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Using Grassy Narrows in a Live Classroom with Clicker Questions and Interactive Histogram: Sampling Distributions, Probability, and Hypothesis Testing

Author(s): Jonathan Andrew Akin

Northwestern State University of Louisiana

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Summary:
Students are introduced to concepts of sampling distributions, p-values, and hypothesis testing. Using both simulated and real data for methylmercury level in fish populations, students will determine whether observations fall within government…

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Students are introduced to concepts of sampling distributions, p-values, and hypothesis testing. Using both simulated and real data for methylmercury level in fish populations, students will determine whether observations fall within government safety guidelines for safe consumption.

Description

The main portions of Parts I and II of the Module will be taught over two days in a FTF classroom setting (at least 50 minutes).  Students will use a personal response system (aka Clicker) to answer questions before and during these class meetings.  Students can pair up for help or work individually depending on their choice. Participation counts as attendance and the responses will be collected to guide the content of the final assessment to make sure any initial misconceptions have been addressed.  

Before day 1, students will answer pre-class Clicker questions.  All Clicker questions have been provided.

On day 1, pre-class questions will be reviewed and students will create an instant-histogram of the sampling distribution on the front board by posting sticky notes for their sample means on a drawn chart template.  Students will then answer in-class Clicker questions.  A student handout and associated PowerPoint is provided.

https://www.post-it.com/3M/en_US/post-it/ideas/articles/How-to-make-a-histogram-to-visualize-data-and-solve-problems/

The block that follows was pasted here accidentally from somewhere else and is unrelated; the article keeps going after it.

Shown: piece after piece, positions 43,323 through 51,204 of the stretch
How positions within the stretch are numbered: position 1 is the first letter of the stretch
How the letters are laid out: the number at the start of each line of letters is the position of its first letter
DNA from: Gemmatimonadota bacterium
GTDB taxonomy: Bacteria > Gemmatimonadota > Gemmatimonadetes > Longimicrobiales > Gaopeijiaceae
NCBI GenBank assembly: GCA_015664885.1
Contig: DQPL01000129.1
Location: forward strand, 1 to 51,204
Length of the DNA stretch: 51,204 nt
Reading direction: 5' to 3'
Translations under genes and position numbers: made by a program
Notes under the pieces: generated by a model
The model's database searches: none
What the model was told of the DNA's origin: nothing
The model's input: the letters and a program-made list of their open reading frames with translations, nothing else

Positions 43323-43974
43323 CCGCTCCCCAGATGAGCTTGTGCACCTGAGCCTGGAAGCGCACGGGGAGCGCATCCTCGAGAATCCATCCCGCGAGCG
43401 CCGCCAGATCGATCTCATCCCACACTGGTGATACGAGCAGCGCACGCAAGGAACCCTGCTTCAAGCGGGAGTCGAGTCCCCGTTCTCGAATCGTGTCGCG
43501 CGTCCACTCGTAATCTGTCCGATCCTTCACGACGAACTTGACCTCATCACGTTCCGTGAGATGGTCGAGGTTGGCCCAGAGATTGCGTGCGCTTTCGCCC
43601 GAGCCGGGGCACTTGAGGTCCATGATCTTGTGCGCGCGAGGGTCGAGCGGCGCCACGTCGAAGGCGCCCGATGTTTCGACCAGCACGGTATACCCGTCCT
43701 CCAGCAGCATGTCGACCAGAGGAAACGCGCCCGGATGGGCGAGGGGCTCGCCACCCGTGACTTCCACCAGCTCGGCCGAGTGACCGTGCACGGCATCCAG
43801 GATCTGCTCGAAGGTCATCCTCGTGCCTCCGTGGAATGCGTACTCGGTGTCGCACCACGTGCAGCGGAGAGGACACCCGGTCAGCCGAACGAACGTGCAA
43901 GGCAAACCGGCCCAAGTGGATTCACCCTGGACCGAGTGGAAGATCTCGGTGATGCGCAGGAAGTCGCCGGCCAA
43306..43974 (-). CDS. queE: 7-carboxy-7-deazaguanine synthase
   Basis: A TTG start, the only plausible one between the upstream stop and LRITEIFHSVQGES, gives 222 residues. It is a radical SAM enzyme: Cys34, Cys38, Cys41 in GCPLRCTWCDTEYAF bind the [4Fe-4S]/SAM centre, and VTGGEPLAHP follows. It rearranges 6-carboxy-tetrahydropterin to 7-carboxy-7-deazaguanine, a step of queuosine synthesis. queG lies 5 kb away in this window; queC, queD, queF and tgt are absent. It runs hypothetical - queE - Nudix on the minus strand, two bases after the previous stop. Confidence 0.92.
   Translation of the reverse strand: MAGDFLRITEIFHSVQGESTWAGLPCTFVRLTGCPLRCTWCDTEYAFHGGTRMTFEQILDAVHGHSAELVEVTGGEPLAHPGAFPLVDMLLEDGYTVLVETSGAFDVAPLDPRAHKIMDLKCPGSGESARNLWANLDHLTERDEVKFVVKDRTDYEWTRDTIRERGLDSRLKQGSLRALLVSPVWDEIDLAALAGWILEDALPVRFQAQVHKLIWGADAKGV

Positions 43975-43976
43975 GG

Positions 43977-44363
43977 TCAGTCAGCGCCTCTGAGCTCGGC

Before day 2, students will answer pre-class Clicker questions.

On day 2, pre-class questions will be reviewed and students will view a demonstration of how Excel can be used to find sample means as well as find a p-value for the t statistic.  Students will answer in-class Clicker question.  Students will be assigned Bonus Homework that will require them to use Excel.  A student handout and associated PowerPoint is provided.

On day 3, Bonus Homework results will be reviewed in the context of lecture class topic on trophic levels and biomagnification and information about mercury pollution in local area. 

Finally, students will take an online final summative assessment after the Module has ended.

Students will be provided an example of a publication/scientific paper that uses a t-test and p-value to demonstrate that is a common statistical technique.

This material is based upon work supported by the National Science Foundation under Grant No. 1919613. Any opinions, findings, and conclusions or recommendations expressed in this material are those of the author(s) and do not necessarily reflect the views of the National Science Foundation.

 

Notes

The original resource was adapted/modified by making the following changes. Some questions were adapted for Clicker response and a Bonus Homework and final summative assessment were added.

Change the introductory video for Pre-Class Activity to shorter video.

https://www.youtube.com/watch?v=9zq85u2aZvk

Change the first question of Pre-Class Activity to be more specific about the population of interest.

1. How would you know the fish that make up the staple food of the Grassy Narrows First Nations were poisoned by the mercury spill upstream?

Change the third question of Pre-Class Activity to be more relevant to location of my students.

3. Considering the specific kind of community affected and its location, is this highlighted problem important to you? In other words, should you care about this problem given that you are in Louisiana – why or why not?

For Part I,

Provide more specific calculation formula for parts per million 

part per million =  (mass of solute / mass of whole solution) * 106

Eliminate the in-class paired-activity of performing the conversion in order to save time. Show instead show mg/kg to ppm interconversion.  

Add additional context to deterministic vs stochastic problem: extending to functions and  population growth models/lines (with different SD).

Modified from:

https://www.calculushowto.com/deterministic-function-nondeterministic/

Source: https://science.umd.edu/classroom/BSCI363/inouye/Lectures/demography/sld019.htm

Changed the sequence of the main part of the activity in to have students generate sampling distribution BEFORE going through setting up the hypotheses.  

Part II

No changes except to point out that Excel has a t-test function that provides relevant information.

Part III

This entire section (including the Muskrat Falls Dam project) was eliminated due to time constraints.  

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